In this last week of the summer of 2021, it seemed appropriate to look back on one of the best moves made on behalf of the Alberta oil and gas industry and every Albertan in conversation with Alberta’s Minister of Energy, Sonya Savage.
First, let’s look at some background….as far back as 2009-2010, the Alberta government under Ed Stelmach contemplated developing bitumen processing facilities in Alberta. There was a long-term vision to incorporate large capacity CCUS by integrating a refinery with the Alberta Carbon Trunk Line (ACTL) and advance Alberta’s capacity for future carbon capture and storage projects. You may be for or against the idea of refining in Alberta, but one must admit, it was a pretty forward-thinking project considering how in 2021, oil producers around the world are now rushing to incorporate CCUS in their projects.
As Alberta Energy Minister Sonya Savage elaborated in an interview with the BOE Report,
“The decision to invest in the refinery was made back in 2012 for very valid policy and political reasons by the previous Stelmach government to support more upgrading and refining in Alberta- to create value add. The idea was to be able to produce low sulfur diesel and will be able to link it into carbon capture and storage with the Alberta Carbon Trunk Line (ACTL) for carbon sequestration. So there were some very valid political reasons at the time for the government to consider getting into the business.”
In 2009, it was stated that ACTL aimed to store 14 million tonnes of CO2 annually and create a backbone of CO2 transportation. In addition, there was the desire to avoid losing the WCS differential to other jurisdictions.
No doubt the financial crisis and oil price crash of 2008 created a sense of urgency to find a solution to the WCS differential and the Sturgeon refinery seemed like part of the solution. The oil price crash saw the WTI price fall from a high of $133.88/bbl in June 2008 to a low of $39.09/bbl in February 2009 and saw WCS go from a high of $115/bbl in July 2008 to $23/bbl in Dec 2008. In their November 2008 fiscal update, the Alberta government reported that in fiscal year 2008/09, it expected to receive approximately $1.1 billion less (or 23%, less) in resource revenues than expected. Further losses were expected in the 2009/10 fiscal year. These revenue losses may have influenced decisions to sign an agreement that later proved problematic.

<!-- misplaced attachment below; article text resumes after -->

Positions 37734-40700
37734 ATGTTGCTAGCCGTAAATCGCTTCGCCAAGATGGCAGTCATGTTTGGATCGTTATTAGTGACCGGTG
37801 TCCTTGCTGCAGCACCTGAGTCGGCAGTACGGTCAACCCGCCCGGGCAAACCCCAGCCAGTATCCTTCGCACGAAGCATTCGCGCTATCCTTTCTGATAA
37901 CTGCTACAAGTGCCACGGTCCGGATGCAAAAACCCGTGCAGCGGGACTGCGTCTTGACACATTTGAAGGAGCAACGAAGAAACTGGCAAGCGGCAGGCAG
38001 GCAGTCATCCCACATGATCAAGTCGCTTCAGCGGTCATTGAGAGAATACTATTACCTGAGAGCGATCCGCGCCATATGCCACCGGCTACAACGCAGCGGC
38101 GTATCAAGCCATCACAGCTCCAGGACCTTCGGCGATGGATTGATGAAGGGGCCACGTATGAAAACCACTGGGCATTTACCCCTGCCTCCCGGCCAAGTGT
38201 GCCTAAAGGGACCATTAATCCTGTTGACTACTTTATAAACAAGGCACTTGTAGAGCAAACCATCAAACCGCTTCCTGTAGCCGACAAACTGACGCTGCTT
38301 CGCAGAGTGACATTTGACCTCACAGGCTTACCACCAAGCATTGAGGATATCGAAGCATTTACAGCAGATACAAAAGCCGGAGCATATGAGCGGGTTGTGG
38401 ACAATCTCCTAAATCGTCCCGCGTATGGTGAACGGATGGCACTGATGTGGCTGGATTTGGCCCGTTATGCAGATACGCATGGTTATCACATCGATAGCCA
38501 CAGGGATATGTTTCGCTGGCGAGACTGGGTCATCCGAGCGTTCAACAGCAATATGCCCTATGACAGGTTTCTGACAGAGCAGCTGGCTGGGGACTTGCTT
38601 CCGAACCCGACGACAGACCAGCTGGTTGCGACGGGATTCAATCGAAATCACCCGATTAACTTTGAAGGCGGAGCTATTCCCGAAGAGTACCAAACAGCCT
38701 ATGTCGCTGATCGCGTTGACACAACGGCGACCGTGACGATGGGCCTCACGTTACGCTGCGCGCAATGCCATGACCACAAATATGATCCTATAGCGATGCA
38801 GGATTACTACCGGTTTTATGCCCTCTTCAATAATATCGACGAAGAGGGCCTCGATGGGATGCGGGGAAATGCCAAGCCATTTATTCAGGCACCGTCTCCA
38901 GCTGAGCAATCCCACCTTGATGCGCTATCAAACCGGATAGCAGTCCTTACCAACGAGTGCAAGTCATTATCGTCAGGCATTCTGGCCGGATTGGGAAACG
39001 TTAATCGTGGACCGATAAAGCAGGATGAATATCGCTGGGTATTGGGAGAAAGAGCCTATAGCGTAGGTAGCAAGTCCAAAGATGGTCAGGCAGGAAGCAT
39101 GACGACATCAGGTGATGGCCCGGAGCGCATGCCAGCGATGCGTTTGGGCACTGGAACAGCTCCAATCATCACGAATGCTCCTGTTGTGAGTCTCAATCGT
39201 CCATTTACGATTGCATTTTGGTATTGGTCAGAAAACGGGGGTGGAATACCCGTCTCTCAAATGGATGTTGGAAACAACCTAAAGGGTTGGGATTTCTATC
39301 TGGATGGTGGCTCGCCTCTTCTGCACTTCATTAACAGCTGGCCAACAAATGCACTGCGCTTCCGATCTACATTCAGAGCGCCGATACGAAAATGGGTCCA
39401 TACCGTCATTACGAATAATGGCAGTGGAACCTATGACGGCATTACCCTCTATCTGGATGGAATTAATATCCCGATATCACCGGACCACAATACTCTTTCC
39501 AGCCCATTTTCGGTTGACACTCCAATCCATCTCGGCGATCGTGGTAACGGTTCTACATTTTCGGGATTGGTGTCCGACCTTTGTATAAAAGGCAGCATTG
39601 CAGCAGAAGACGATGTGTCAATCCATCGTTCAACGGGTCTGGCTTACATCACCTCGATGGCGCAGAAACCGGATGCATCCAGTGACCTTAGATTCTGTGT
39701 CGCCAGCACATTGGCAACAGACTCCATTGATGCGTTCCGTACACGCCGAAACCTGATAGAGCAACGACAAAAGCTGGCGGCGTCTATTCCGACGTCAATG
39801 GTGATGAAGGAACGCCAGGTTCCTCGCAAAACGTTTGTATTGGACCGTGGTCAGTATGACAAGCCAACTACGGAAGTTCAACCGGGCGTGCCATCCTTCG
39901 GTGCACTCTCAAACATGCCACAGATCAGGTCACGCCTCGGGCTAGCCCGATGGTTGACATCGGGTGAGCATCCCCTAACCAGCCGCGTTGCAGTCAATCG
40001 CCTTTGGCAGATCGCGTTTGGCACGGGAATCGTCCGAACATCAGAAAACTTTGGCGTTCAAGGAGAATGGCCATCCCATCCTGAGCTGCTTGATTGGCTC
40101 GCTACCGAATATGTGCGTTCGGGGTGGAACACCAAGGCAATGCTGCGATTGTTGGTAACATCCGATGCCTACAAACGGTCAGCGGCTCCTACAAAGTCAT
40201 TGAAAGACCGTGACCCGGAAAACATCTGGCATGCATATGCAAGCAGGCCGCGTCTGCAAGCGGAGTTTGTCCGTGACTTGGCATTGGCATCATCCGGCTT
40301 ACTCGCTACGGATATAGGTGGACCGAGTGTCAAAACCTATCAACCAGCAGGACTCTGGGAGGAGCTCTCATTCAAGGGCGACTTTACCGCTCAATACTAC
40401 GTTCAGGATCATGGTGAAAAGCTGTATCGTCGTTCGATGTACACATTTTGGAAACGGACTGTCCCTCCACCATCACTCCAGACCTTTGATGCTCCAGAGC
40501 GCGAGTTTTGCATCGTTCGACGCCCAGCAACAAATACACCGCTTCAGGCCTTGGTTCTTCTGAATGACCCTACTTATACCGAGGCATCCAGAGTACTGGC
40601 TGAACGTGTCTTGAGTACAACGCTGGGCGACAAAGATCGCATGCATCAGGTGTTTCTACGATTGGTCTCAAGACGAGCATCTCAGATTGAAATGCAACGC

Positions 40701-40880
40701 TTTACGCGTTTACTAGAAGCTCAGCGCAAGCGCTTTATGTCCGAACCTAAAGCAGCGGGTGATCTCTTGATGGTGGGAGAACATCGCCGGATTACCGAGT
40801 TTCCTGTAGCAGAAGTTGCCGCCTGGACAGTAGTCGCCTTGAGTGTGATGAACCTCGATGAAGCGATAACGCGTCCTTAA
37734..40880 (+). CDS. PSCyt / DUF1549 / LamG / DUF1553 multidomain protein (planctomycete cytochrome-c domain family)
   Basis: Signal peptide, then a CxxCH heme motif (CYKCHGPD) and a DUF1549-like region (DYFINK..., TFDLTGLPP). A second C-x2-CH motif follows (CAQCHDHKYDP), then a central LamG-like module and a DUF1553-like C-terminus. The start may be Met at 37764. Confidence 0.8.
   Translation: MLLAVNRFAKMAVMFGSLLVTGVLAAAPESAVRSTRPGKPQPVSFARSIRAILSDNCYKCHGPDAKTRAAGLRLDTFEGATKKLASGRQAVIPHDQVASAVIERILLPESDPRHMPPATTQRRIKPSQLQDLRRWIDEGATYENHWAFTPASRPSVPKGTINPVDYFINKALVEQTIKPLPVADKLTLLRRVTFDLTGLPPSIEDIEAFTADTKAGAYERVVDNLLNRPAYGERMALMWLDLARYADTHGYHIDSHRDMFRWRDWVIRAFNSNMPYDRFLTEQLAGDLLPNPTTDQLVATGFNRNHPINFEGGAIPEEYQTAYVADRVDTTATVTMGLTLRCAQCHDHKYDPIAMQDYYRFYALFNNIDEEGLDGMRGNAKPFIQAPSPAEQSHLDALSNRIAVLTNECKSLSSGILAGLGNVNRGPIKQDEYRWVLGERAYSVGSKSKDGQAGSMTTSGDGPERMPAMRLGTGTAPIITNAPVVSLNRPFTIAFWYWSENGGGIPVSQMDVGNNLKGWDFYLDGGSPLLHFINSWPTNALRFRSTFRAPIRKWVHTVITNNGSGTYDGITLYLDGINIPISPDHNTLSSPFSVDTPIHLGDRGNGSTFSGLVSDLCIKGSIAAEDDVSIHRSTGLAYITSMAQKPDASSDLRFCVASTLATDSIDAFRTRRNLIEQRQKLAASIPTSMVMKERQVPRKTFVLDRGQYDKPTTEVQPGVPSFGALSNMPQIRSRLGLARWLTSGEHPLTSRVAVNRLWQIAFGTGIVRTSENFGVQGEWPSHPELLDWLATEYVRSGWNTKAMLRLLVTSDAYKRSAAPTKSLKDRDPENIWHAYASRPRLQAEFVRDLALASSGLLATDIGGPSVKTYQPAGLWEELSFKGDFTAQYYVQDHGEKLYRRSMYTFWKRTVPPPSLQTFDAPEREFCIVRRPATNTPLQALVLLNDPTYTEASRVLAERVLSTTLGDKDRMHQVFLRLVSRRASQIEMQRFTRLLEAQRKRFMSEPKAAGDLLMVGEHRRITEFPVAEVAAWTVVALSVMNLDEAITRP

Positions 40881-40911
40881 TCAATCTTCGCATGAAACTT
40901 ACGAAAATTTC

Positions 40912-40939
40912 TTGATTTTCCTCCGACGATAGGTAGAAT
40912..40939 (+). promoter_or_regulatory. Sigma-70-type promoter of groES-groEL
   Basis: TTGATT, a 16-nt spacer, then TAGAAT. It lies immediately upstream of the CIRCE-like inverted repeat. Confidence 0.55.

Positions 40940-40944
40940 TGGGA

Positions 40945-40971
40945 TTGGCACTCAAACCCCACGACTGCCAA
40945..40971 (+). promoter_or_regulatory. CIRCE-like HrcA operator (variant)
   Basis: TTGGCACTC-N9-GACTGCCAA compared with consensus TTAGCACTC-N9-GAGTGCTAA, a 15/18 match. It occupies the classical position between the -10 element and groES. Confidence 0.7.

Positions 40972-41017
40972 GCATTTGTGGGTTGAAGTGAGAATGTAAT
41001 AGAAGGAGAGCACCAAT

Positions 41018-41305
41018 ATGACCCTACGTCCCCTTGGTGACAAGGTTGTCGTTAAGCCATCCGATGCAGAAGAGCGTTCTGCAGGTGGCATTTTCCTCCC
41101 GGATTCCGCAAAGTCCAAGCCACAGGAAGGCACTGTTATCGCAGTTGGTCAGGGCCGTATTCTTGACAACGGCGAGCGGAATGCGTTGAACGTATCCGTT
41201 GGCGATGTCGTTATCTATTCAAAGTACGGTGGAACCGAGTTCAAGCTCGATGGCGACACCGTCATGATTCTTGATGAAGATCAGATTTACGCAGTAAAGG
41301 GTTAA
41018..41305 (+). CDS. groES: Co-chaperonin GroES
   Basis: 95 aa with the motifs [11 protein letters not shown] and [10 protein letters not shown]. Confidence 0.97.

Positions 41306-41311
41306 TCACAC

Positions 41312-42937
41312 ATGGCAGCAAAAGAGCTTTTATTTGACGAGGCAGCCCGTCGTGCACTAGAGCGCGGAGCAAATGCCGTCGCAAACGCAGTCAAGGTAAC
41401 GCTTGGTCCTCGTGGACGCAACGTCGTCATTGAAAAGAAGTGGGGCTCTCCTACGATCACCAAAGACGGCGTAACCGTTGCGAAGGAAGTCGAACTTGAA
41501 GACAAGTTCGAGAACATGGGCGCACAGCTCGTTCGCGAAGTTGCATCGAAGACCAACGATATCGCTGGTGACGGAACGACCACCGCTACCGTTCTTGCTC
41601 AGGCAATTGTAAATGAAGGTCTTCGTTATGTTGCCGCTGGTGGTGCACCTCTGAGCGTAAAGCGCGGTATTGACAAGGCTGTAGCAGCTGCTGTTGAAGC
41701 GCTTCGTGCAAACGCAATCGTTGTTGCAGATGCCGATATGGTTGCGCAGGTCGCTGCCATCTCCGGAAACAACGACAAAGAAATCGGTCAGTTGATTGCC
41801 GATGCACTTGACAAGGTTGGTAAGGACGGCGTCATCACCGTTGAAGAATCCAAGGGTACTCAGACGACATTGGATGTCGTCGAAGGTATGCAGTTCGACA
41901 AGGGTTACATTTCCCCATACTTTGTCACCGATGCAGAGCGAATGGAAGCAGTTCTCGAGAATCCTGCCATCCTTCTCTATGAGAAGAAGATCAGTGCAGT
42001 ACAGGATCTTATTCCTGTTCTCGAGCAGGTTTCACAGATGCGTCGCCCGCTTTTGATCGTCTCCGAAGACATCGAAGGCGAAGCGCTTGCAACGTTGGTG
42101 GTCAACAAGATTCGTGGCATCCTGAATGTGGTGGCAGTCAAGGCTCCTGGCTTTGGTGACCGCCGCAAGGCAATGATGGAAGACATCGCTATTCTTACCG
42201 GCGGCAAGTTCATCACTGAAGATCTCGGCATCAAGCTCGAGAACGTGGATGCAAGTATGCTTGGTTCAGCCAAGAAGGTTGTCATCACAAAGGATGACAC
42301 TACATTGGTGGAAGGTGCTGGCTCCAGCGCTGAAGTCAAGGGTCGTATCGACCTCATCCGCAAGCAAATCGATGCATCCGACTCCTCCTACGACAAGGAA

As Minister Savage explains,
“In this particular case, the reason for the restructuring and the announcement on what we were doing with the Sturgeon Refinery was because the 2012 deal we inherited was bad. The contracts didn’t protect Alberta taxpayers. But there is some good news – it’s the newest refinery in North America and the greenest in North America. It’s connected with carbon capture utilization and storage and going forward there is a market for it. We invested in the refinery not because we saw a huge great economic opportunity for Alberta but because it was the only way to improve the risk profile that the province had taken on under previous contracts. “
Reversing a losing deal
Minister Savage explained that after studying the initial refinery agreements, they determined that they were locked into very restrictive contracts. She says the province perceived that the only way to improve the financial situation for the province was to step in and take an equity position. Then the province would be able to renegotiate the financing and most importantly, would be able to have a say in the operations and the cost controls of the refinery. She emphasized that was the reason the province stepped in – not because they saw a good business case for refining in the province. She elaborated,